You could be forgiven for thinking that the next general election had already been determined. Starmer’s Labour has been ahead of Sunak’s Conservatives for the last 17 months, and the recent local elections have been described for the latter as a “nightmare” and “disastrous”. However, the Conservative Party has injected cautious optimism into its narrative as its fortunes have gradually improved in the polls, whittling the Labour lead down from around 27% in January to 14%, according to the most recent Techne poll.
Of course, anything above the 14% support the party scored in PeoplePolling’s late October survey would be cause for celebration; but is the narrowing of the polls seeing the Conservatives’ election strategy transition from damage limitation to 1992-esque upset?
Apathy and indifference
As Tony Blair described in 1997, Labour’s general election victory was like “carrying a Ming vase across a slippery floor”. In other words, nothing is certain until actual results start trickling in. Starmer’s Labour is unmistakably not in the same position as New Labour was in 1997. The party has a modest lead averaging at 14% – this would translate to a majority, albeit not a large one.
Both parties are struggling with momentum. The last YouGov poll of Boris Johnson’s premiership in September 2022 indicated that 70% of those who voted Conservative in 2019 would do so again at the next general election. The most recent YouGov poll puts this figure at 60%. One would assume that this 10% fall represents Conservative-minded voters who think a change of government is necessary and are prepared to elect a Blair-lite Labour prime minister in the form of Keir Starmer. They would be misguided in assuming so.
Since the last YouGov poll taken under Johnson, those saying they would switch their 2019 vote from Conservative to Labour has increased from 14% to… 15%. Likewise, 2019 Conservative voters switching to the Liberal Democrats has increased from 5% to 6%. The real winner from the party’s decline in 2019 supporters is Reform UK who has doubled its support since this poll was released, in some cases hitting 9% in national surveys.
Conservative standings amongst voters in the ABC1 and C2DE social categories is also not as strong as it was under Johnson. In the last YouGov poll of his premiership, 27% of ABC1 voters and 32% of C2DE voters intended on voting for the party again at the next general election. This was slashed after the fallout from Liz Truss’ ‘mini-budget’. Sunak has since made modest improvements in these figures to 24% and 27% respectively.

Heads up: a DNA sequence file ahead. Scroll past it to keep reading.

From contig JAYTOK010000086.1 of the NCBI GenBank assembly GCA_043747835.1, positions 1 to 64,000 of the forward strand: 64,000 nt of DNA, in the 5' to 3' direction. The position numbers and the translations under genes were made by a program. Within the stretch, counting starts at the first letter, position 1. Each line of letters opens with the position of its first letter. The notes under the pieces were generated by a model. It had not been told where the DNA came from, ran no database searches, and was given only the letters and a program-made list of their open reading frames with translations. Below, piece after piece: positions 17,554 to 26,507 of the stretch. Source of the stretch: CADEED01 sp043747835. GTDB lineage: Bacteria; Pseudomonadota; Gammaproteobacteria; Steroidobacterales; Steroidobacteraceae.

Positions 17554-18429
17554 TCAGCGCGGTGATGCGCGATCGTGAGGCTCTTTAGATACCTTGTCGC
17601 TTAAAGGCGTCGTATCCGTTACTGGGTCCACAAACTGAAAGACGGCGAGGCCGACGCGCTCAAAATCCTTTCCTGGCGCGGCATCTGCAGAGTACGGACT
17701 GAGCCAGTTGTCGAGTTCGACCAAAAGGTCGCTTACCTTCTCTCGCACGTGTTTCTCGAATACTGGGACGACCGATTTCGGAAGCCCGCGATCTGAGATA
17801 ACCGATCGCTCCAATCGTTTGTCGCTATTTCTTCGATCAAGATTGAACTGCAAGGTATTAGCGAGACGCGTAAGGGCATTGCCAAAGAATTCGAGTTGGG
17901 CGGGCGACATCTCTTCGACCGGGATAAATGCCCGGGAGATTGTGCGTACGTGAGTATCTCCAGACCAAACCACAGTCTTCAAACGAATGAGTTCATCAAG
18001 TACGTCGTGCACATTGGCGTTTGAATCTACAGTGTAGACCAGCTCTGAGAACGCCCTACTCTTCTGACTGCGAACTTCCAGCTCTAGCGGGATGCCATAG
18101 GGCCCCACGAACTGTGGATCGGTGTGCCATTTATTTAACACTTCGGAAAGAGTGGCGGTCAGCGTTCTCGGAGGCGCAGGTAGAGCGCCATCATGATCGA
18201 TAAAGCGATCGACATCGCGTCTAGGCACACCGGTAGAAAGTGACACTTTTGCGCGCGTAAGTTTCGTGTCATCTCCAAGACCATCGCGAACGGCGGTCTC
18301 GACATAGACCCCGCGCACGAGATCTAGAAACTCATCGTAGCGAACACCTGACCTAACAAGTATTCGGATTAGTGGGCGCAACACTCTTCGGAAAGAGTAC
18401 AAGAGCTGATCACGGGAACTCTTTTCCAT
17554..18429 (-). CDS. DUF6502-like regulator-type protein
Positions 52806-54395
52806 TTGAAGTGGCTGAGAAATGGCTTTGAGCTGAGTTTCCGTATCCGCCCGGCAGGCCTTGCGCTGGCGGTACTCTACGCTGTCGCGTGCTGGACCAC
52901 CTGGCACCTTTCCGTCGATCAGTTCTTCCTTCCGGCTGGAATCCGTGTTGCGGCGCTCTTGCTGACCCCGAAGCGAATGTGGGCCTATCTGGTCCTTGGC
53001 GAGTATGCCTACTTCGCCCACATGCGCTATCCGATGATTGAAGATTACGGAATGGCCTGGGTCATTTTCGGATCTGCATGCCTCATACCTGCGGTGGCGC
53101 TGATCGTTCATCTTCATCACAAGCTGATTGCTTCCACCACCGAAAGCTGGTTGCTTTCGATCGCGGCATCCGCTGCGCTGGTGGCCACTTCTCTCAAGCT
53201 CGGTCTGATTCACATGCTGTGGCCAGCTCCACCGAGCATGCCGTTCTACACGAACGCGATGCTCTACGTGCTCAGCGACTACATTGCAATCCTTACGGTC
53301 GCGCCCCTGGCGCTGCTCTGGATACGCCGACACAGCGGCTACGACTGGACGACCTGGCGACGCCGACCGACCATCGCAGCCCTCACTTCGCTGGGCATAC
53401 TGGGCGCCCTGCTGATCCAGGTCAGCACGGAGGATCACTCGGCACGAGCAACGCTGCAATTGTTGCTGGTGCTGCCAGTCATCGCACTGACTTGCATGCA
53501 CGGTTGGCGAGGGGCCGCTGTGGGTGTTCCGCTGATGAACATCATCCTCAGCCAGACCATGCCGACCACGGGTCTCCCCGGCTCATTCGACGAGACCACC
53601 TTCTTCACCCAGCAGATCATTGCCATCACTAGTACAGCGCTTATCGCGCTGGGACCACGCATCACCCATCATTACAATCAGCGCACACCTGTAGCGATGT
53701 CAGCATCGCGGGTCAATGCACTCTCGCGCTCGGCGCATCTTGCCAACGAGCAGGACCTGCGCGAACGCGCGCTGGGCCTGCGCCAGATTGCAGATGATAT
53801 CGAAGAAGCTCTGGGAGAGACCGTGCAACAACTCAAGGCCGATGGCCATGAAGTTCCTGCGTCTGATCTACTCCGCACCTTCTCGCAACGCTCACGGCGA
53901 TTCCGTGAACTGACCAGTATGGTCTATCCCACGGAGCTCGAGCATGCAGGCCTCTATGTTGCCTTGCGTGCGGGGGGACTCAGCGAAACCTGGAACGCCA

For Labour, these problems are somewhat mirrored. For context, before the 2017 general election the support from those who voted Labour in 2015 and would do so again in 2017 stood at 79% (YouGov). In a Survation poll this figure was 83%. In YouGov’s latest survey 87% voted Labour in 2019 and would do so again next year – an improvement, but not one that will result in a landslide for Starmer that many are forecasting.
Whilst Conservative support is slipping in their core constituencies (Brexit-supporting, older, C2DE voters), alarm bells should also be ringing for Labour. Between September 2022 and now, Labour’s standing amongst ‘Remain’ and ‘Leave’ voters is unchanged, its support amongst women has fallen by 3% from 46%, and it has slid into reverse amongst C2DE voters. Essentially – the party is at a standstill from its position in Autumn last year.
Sunak vs. the Conservatives
For all the talk of parties, an often overlooked dynamic is the personal ratings of their leaders. As of 21st May 2023, Keir Starmer had a net negative approval rating (-4%) in how the public thought he was doing in his opposition role, according to YouGov. But whilst this might sound low, he has strategically worked to improve this sentiment from the -48% approval he had in May 2021. This is not the only area of encouragement for Starmer – since 2021, he has reduced the public perception that he does not look like a prime minister-in-waiting from 64% to 45%.